Flat Panel
Quarter-matched veneer
Plywood with
solid-wood lipping
Plywood with
mitered frame
Board and Batten
fine hinges, is the most likely culprit. The
problem usually shows up during the clampup stage of construction, when you unwittingly introduce twist into the frame. For a
flat and square glue-up, think in terms of two
planes: the face, or broad surface of the door,
Building Doors
and the door’s edge. Always clamp your
work on a dead-flat surface, or any twist in
the table will transfer itself to the face of the
door. Then position your clamps over critical
points on the door’s edges and face.
As you look at the edge of the door, check
to see that the center of the clamp’s screw is
Mortise and Tenon
Make tenon at least
1 in. long; longer for
large doors.
Double up biscuits
for more gluing
Cut slots for biscuits in stile and rail.
Orient grain
across spline
for strength.
Grooved dowels
distribute glue
evenly and grip
Center of screw is centered over joints,
keeping joints square and assembly flat.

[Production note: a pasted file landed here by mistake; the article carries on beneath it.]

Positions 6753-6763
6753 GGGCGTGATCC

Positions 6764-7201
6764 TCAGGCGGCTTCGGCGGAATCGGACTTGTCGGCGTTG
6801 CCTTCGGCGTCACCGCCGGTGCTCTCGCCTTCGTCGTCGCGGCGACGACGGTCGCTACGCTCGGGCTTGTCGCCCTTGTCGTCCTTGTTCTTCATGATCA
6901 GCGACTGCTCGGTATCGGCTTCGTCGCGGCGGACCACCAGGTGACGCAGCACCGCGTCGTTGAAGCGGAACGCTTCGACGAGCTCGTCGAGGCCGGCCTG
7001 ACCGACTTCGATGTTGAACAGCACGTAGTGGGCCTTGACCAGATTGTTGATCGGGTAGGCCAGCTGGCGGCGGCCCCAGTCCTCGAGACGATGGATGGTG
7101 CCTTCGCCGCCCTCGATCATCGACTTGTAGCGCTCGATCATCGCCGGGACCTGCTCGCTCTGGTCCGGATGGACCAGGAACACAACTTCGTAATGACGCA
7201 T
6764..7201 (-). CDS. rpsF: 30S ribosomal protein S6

Drill holes in stile and rail for dowels.
Slot stile and rail for spline.
Raising, fielding, and molding create different effects with light and shadow.
Raised panel
Flat panel with rabbet
Building Doors
Raised-and-fielded panel
Flat panel with mitered molding
Thumbnail-molded frame
with raised-and-fielded panel
Flat panel with mitered
center molding
One of the most hotly debated joinery issues
is whether or
not to reinforce a cope-and-stick joint. An obvious fact is that
the increased gluing surface and stub tenon of a cope-and-stick
frame is simply no match for the strength of a long tenon. On
cabinet doors that see a lot of daily use, the joint can fail, even
Rail is coped to
fit sticking
with stub tenon.
when pinned from behind with brads. One method of reinforcing the joint is to glue dowels into the stiles and rails. The
strongest solution is this: First rout a separate mortise into the
edge of the stile and into the end of the rail; then glue “loose,”
or floating, tenons into both mortises. Make sure the tenon is
housed at least 1 in. into each part.
Mortise for tenon
in stile and rail.
Properly fitted and made from a hardwood, a loose tenon
can be stronger than a conventional mortise-and-tenon joint—
and in many cases easier to construct for the small-shop wood-